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daves64

I agree with the calyx ID, but I can see how the snake head idea came to be. My first thought was crinoid, but I could also see the resemblance to a snakes head. It always amazes at how nature can create so many different shapes & images that can boggle the mind. But without them, life would be so very dull. :i_am_so_happy:

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bthemoose
On 7/29/2021 at 10:31 PM, Mercydarko13 said:

The defined scales are the thing that bothers me most about it. A person can think they see something in a rock and it's just that... Stuff they see and no one else does but the scales on this are so blatant that you almost think you could pick one off of it. That is my one hold out in completely agreeing that it isn't reptilian in nature. 

 

Here's a photo of a fossilized crinoid calyx from the British Geological Survey along with their description: "The calyx is made of polygonal plates, arranged differently in different groups of crinoids."

 

P549503_1332x690px.jpg.15e62b66bf5e300d250383791cc963b5.jpg

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Mercydarko13
On 7/30/2021 at 10:40 PM, bthemoose said:

 

Here's a photo of a fossilized crinoid calyx from the British Geological Survey along with their description: "The calyx is made of polygonal plates, arranged differently in different groups of crinoids."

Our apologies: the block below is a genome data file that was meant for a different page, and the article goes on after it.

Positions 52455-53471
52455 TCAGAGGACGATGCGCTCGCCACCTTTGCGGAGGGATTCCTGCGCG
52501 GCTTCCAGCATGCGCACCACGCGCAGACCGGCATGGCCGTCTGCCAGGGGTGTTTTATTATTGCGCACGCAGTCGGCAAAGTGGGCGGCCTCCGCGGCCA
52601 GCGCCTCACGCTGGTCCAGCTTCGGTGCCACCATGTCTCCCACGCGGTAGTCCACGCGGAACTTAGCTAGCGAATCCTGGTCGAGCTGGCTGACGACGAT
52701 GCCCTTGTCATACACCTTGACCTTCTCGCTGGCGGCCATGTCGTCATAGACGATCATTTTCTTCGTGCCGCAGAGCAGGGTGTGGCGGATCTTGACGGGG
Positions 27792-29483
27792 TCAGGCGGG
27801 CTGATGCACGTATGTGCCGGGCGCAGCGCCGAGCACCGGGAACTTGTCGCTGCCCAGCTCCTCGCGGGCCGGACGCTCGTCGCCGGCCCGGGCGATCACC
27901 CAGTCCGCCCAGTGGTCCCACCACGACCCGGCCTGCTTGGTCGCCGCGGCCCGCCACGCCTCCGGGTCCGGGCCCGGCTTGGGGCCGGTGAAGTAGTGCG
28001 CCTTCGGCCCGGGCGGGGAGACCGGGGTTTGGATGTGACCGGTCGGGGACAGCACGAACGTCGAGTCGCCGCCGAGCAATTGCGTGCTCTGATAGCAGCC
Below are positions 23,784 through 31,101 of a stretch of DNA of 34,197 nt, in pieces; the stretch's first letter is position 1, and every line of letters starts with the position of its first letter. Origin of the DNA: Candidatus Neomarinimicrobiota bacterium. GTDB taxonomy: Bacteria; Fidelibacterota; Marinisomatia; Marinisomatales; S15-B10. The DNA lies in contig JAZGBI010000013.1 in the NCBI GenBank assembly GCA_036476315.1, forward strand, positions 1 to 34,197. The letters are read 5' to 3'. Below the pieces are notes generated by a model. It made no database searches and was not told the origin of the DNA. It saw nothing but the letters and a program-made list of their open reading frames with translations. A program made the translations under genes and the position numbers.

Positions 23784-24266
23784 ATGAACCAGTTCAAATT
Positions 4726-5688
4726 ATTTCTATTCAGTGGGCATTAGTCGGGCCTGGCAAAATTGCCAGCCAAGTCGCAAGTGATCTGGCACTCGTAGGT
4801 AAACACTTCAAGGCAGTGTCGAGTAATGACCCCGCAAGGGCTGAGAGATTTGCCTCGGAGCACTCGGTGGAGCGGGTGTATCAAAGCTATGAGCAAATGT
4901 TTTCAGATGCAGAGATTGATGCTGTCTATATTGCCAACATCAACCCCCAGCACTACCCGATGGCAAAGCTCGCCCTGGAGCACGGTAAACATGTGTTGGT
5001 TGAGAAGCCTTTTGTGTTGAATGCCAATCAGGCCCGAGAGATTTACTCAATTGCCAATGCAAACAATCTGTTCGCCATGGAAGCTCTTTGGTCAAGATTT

P549503_1332x690px.jpg.15e62b66bf5e300d250383791cc963b5.jpg

That was a very good in depth read on Crinoids. Thanks for sharing that as I bookmarked the whole site. The one thing different where I am located is only finding them in the silicified or geodized state. They are in my creekbeds. Here's a little info.

https://www.mindat.org/mesg-545970.html 

The Indiana geological survey took notice of my crinoids as some of the best they have seen via my Instagram so I'm going to find that post and see if they could offer a little more insight on the why that crinoid is so different from the others. Your post really provided me with the best info so far. Thanks so much!

 

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fifbrindacier

That's a nice calyx, i agree with the others.

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Opabinia Blues

Since we have an ID I’d like to add for educational purposes that snakes can indeed become fossils, and they have a pretty well-documented fossil record. Most of what is known is vertebrae, but skulls have been found as well.

 

869D5197-409B-4302-B6F5-037B974D821F.thumb.jpeg.fbc22280f07da54043f60b27f884729c.jpeg
 

Pictures: Najash, Upper Cretaceous Patagonia.

 

Source: https://advances.sciencemag.org/content/5/11/eaax5833